18 September 2017

Namibia: The Mystery of Namibia's Desert 'Fairy Circles'

Photo: GeoBeats News
The "fairy circles" that dot Namibia's grasslands.

Thousands of "fairy circles" stretch out across the Namib Desert. But what's behind the vast polka-dot pattern? Scientists are at odds.

Humans have long sought ways to explain why certain planetary events occur, whether those are geological, heavenly, environmental or weather-related. But in the absence of science, humans have often turned to storytelling.

Some ancient cultures believed the temporary extinguishment of the sun during a total eclipse was the result of some evil being trying to gobble it up. Earthquakes, volcanoes and tsunamis have been put down to the wrath of gods.

Over the years, we have found scientific explanations for many of these phenomena but scientists don't always find agreement, as is the case with the "fairy circles" of Namibia. The circles are actually patches of bare soil surrounded by vegetation. They appear in their thousands in the Namib Desert.

The fairy circles have largely defied explanation. According to local legend, they are footprints left by the gods or burnt patches caused by a dragon's fiery breath. Scientists have come up with theories that include the circles being formed by ostriches rolling around in the dust as well as contamination by radioactive materials.

Plants or termites?

There are, however, two leading explanations for the formation of the circles -- both of which have passionate adherents. One hypothesis suggests the circular patches are caused by underground sand termites that have cleared vegetation in the areas around their nests. The other claims plants competing for water can explain the pattern.

Both camps fiercely defend the rigors of their respective hypotheses, but earlier this year a team of scientists published findings in the journal Nature suggesting both hypotheses were right. The appearance of the circles "cannot be explained by either mechanism in isolation." The team's computer models found the pattern could be best explained as an interplay between the termites and plants.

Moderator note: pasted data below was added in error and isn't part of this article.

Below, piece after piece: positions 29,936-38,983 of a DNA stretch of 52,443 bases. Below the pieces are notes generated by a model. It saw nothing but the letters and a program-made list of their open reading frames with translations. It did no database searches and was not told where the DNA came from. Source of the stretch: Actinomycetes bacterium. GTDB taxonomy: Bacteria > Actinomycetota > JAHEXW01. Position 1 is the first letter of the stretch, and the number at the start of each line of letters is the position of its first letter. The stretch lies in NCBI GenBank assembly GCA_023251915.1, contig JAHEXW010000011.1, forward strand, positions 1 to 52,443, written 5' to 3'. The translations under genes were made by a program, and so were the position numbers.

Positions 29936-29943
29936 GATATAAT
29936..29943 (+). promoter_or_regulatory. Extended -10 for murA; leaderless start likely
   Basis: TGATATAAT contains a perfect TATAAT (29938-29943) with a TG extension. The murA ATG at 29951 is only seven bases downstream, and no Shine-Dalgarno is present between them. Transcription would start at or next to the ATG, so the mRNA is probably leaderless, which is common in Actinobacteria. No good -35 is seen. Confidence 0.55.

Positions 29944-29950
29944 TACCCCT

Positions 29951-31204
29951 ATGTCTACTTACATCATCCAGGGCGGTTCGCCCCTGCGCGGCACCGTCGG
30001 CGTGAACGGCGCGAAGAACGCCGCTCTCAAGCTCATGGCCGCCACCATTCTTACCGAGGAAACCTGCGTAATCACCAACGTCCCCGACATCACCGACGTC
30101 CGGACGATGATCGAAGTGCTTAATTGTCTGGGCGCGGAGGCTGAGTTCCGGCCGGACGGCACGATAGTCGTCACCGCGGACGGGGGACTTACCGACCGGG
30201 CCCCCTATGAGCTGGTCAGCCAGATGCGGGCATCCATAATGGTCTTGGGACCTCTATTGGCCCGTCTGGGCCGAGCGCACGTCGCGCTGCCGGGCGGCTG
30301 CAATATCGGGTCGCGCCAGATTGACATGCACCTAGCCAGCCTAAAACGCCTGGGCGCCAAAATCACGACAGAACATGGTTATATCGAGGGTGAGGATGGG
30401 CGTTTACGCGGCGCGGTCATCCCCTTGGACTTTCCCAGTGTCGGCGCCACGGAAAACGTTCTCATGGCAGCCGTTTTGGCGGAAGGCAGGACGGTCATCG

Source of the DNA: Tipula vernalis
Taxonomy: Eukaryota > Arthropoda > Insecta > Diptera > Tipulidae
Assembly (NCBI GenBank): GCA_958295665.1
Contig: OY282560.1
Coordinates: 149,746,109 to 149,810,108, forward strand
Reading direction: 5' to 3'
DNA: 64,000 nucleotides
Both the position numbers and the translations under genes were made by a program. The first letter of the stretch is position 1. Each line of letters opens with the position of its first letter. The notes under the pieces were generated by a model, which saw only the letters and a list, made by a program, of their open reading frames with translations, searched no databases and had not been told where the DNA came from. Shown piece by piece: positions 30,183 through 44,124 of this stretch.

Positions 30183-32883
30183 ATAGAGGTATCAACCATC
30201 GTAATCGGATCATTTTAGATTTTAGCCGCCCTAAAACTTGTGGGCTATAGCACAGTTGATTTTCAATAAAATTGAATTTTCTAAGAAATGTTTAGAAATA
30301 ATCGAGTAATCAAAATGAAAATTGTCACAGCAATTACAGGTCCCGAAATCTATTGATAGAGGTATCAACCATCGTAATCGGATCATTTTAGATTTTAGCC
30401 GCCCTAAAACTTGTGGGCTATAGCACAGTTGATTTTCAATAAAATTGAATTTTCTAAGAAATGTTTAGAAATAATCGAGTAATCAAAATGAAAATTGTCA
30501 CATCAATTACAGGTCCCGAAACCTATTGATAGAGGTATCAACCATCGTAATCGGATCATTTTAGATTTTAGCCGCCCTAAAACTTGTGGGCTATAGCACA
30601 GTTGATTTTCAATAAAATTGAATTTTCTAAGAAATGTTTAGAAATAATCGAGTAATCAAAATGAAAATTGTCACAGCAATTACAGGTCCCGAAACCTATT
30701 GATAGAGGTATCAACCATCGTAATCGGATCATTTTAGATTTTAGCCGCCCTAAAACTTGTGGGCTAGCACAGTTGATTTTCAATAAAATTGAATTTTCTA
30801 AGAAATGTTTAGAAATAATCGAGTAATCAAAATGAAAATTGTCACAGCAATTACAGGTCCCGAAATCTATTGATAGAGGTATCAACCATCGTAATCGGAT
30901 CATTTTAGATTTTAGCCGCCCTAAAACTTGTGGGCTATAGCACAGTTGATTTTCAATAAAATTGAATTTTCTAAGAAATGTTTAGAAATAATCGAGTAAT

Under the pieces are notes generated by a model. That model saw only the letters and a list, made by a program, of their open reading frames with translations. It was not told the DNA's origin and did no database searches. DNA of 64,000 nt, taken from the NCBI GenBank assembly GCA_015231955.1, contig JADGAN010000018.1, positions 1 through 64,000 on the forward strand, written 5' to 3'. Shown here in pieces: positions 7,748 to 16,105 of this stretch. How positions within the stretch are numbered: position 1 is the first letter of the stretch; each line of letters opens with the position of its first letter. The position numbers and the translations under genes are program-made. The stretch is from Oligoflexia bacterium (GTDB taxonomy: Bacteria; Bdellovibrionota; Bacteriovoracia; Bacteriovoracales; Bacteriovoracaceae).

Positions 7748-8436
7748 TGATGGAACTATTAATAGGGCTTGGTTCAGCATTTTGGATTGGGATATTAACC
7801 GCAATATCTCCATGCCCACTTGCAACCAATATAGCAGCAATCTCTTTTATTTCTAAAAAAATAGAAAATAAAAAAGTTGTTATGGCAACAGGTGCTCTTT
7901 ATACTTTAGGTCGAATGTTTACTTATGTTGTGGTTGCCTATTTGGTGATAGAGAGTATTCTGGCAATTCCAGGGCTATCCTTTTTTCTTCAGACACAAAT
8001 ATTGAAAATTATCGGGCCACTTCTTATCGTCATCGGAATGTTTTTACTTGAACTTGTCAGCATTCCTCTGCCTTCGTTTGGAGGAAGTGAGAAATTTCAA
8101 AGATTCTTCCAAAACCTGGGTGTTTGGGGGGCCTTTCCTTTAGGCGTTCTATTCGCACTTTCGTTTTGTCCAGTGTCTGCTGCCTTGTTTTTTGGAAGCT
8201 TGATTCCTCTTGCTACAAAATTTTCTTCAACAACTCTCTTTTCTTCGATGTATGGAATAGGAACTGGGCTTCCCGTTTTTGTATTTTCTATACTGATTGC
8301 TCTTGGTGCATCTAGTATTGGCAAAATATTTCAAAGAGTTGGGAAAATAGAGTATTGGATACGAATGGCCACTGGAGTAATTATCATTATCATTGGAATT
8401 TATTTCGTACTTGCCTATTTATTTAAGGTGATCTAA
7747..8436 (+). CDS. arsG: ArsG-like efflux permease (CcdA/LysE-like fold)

Still, not everyone is happy with this suggestion. Dr Stephan Getzin from the Helmholtz Centre for Environmental Research in Germany, who is firmly on team plant, said at the time, that the research didn't address the presence of such circles in areas with no termites.

It seems, the mystery has not quite been solved.


Lawyer Sues the Namibian Over Panama Papers Reporting

A Namibian lawyer filed a lawsuit against The Namibian newspaper over Panama Papers-related stories that linked him to… Read more »

See What Everyone is Watching

Copyright © 2017 Deutsche Welle. All rights reserved. Distributed by AllAfrica Global Media (allAfrica.com). To contact the copyright holder directly for corrections — or for permission to republish or make other authorized use of this material, click here.

AllAfrica publishes around 600 reports a day from more than 140 news organizations and over 500 other institutions and individuals, representing a diversity of positions on every topic. We publish news and views ranging from vigorous opponents of governments to government publications and spokespersons. Publishers named above each report are responsible for their own content, which AllAfrica does not have the legal right to edit or correct.

Articles and commentaries that identify allAfrica.com as the publisher are produced or commissioned by AllAfrica. To address comments or complaints, please Contact us.